March 23, 2019 - Marinus Pharmaceuticals Initiates Phase 3 Study in Children with PCDH19-Related Epilepsy
March 23, 2019 - Laparoscopy: MedlinePlus Lab Test Information
March 23, 2019 - Shellfish allergies: can they be treated?
March 23, 2019 - Toilet seat heart monitoring system
March 23, 2019 - Researchers identify way to improve common treatment for PTSD
March 23, 2019 - High potency cannabis use linked to psychosis finds study
March 23, 2019 - Evoke Pharma Submits Response to FDA Review Letter for Gimoti NDA
March 23, 2019 - Tracking HIV’s ever-evolving genome in effort to prioritize public health resources
March 23, 2019 - Scientists grow most sophisticated brain organoid to date
March 23, 2019 - ADHD drug raising risk of psychosis
March 22, 2019 - FDA approves brexanolone, first drug developed to treat postpartum depression
March 22, 2019 - Gruesome cat and dog experiments by the USDA exposed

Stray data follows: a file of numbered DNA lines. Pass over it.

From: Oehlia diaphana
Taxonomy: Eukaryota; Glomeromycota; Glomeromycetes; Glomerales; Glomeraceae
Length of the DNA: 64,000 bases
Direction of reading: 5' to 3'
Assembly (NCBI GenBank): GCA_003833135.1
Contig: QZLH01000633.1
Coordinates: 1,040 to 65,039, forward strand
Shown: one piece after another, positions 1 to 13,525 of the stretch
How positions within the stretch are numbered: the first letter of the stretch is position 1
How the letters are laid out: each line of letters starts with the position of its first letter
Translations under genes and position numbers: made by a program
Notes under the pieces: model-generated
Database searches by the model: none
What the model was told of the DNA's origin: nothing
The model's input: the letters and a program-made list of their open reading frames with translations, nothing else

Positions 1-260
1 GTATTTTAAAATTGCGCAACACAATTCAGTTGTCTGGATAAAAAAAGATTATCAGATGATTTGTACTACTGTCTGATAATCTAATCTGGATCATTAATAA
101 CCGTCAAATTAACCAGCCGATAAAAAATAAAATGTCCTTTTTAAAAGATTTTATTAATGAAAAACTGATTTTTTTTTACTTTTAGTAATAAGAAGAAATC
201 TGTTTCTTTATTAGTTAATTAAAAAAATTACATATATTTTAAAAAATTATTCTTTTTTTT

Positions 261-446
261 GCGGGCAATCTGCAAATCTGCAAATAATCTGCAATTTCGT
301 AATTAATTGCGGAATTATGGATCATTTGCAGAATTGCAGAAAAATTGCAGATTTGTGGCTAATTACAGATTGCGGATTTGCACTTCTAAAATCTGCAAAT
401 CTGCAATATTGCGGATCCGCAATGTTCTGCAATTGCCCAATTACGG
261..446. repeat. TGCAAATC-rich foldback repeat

March 22, 2019 - Ball pits used in children’s physical therapy may contribute to germ transmission
March 22, 2019 - Long-term use of inexpensive weight-loss drug may be safe and effective
March 22, 2019 - FDA Approves Sunosi (solriamfetol) for Excessive Daytime Sleepiness Associated with Narcolepsy or Obstructive Sleep Apnea
March 22, 2019 - Anti-Müllerian Hormone Test: MedlinePlus Lab Test Information
March 22, 2019 - Finding the right exercise, diet aids for HIV patients
March 22, 2019 - Health Plans For State Employees Use Medicare’s Hammer On Hospital Bills
March 22, 2019 - Researchers develop new tool for imaging large groups of neurons in living animals
March 22, 2019 - Certain bacteria and immune factors in vagina may cause or protect against preterm birth
March 22, 2019 - Research identifies guidelines for prioritizing hepatitis C treatment in U.S. prisons
March 22, 2019 - Novel breath test could pave new way to non-invasively measure gut health
March 22, 2019 - Pharmaceutical and personal care products may result in new contaminants in waterways
March 22, 2019 - New model could revolutionize the way researchers investigate spread of pathogens